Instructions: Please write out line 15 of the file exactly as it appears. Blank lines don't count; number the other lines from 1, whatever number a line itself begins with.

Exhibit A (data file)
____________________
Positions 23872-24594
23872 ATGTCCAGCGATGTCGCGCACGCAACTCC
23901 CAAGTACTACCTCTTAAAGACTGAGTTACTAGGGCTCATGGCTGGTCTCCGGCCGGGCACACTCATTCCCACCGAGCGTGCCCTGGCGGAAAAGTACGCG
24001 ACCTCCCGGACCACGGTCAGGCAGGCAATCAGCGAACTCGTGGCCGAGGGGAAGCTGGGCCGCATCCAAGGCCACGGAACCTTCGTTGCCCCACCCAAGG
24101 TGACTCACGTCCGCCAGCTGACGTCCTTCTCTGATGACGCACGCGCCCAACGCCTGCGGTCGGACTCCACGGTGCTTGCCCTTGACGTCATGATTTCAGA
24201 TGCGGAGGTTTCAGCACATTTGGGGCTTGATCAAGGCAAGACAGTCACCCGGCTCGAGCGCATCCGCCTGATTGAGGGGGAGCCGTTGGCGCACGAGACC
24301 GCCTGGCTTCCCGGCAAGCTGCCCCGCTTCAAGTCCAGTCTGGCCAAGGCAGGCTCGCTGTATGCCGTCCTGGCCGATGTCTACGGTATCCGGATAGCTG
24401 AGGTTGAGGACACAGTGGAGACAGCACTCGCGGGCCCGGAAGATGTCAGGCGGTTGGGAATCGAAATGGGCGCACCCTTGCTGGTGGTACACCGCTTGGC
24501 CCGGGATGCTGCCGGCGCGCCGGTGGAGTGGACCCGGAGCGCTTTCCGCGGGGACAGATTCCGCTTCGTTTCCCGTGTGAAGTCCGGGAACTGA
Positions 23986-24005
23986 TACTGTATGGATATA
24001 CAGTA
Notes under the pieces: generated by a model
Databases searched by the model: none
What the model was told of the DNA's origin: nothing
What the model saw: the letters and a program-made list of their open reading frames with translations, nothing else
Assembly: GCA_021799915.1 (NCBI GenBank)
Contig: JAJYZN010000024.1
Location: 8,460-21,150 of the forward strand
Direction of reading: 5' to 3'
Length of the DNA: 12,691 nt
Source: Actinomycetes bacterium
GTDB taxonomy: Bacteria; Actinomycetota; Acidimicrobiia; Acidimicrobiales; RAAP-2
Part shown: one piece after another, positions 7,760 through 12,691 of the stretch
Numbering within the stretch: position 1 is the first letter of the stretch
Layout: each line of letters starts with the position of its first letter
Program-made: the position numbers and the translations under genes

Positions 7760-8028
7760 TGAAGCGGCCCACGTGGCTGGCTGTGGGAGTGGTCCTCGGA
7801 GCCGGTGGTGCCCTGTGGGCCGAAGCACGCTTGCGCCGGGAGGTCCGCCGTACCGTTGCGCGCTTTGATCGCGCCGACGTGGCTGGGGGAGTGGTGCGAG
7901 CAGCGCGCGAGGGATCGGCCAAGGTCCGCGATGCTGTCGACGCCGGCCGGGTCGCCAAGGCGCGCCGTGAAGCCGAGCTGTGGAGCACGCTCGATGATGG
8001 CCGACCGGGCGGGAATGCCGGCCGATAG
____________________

What the model was told of the DNA's origin: nothing